Epilepsy is a common neurologic disorder yet no treatments aimed at preventing epilepsy have been developed. Several molecules including genes containing cAMP response elements (CREs) in their promoters have been identified that contribute to the development of epilepsy, a process called epileptogenesis. When phosphorylated cAMP response element binding protein (CREB) increases transcription from CRE regulated promoters. CREB phosphorylation is increased in rodent epilepsy models, and in the seizure onset region of humans with medically intractable epilepsy (Rakhade, et al., 2005, Lee, et al., 2007, Lund, et al., 2008). Here we show that mice with decreased CREB levels (CREB αΔ mutants) have a ~50% reduction in spontaneous seizures following pilocarpine induced status epilepticus (SE) and require more stimulation to electrically kindle. Following SE, brain derived neurotrophic factor (BDNF) and inducible cAMP early repressor (ICER) mRNAs are differentially up-regulated in the hippocampus and cortex of the CREB αΔ mutants compared to wild-type mice, which may be contributing to differences in the severity of epilepsy. In contrast, we found no difference in KCC2 mRNA levels between the CREB αΔ and wild-type mice after SE. The mechanism by which BDNF and ICER mRNAs increase specifically in the CREB αΔ compared to wild-type mice following SE is not known. We did, however, find an increase in specific cAMP response element modulator (CREM) mRNA transcripts in the CREB αΔ mutants that might be responsible for the differential regulation of BDNF and ICER after SE. Altering CREB activity following a neurologic insult provides a therapeutic strategy for modifying epileptogenesis.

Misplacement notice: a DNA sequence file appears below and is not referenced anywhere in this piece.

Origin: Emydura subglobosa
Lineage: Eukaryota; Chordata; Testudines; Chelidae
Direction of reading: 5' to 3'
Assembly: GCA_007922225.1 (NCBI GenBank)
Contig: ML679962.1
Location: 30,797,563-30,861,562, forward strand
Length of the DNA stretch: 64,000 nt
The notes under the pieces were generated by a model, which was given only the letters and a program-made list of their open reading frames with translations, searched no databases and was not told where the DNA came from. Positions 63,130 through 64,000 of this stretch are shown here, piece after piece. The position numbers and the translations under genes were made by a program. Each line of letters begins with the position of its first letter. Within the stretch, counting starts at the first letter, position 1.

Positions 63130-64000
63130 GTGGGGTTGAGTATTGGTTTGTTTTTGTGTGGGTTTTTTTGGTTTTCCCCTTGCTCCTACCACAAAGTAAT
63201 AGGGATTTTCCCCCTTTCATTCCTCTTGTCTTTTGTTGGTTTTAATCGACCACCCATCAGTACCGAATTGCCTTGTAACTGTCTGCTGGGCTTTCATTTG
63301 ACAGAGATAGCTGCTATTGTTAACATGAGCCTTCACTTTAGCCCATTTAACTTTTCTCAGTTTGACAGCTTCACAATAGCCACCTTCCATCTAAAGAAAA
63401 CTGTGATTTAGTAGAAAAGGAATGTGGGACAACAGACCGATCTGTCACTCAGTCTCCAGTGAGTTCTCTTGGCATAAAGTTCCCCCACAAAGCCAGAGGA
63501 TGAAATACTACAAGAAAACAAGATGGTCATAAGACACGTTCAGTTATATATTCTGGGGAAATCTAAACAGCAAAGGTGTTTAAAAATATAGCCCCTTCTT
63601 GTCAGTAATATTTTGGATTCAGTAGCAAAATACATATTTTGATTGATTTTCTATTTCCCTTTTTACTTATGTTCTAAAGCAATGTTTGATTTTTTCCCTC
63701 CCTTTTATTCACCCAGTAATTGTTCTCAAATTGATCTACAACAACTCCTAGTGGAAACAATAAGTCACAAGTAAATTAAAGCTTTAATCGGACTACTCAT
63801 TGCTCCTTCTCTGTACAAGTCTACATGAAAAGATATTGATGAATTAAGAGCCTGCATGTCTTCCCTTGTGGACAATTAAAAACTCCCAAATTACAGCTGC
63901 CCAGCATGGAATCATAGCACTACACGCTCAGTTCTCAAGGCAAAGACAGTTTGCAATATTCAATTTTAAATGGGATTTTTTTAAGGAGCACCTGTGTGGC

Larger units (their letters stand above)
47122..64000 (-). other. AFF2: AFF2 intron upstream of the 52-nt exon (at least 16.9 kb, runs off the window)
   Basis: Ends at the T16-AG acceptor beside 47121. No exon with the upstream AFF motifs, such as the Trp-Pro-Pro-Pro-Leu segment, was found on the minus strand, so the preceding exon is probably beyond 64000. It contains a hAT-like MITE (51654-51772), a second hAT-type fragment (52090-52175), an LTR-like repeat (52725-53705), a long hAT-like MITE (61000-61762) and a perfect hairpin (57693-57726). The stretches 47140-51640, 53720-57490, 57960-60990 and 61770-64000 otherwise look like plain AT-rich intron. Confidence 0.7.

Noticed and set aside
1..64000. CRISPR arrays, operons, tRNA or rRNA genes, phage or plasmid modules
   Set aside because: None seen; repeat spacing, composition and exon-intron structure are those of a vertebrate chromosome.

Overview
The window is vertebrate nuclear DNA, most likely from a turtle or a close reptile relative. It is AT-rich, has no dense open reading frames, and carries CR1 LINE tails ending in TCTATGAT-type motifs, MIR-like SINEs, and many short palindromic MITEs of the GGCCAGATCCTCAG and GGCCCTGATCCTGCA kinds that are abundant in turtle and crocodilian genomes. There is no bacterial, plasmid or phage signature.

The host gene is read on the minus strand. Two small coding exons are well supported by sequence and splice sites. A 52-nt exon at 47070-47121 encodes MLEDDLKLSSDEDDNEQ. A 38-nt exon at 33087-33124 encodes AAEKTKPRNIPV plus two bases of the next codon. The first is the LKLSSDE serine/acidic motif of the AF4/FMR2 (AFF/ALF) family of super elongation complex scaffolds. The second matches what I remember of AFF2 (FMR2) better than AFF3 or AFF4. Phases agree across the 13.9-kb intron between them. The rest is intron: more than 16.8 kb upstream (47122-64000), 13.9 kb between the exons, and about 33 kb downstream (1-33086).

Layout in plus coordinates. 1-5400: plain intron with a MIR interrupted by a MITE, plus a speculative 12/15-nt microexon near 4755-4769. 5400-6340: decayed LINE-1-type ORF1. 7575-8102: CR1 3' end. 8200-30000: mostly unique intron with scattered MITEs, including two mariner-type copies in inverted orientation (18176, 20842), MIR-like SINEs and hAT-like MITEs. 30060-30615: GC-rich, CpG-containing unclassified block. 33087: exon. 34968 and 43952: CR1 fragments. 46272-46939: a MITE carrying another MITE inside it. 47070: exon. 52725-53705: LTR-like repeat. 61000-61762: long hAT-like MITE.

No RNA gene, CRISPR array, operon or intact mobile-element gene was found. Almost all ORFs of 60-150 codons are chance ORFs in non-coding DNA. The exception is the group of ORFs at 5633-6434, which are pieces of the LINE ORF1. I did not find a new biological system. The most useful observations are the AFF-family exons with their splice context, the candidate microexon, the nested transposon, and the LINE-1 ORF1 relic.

epilepsy; cyclic amp response element binding protein (CREB); cAMP response element modulator (CREM); inducible cAMP early repressor (ICER); pilocarpine; kindling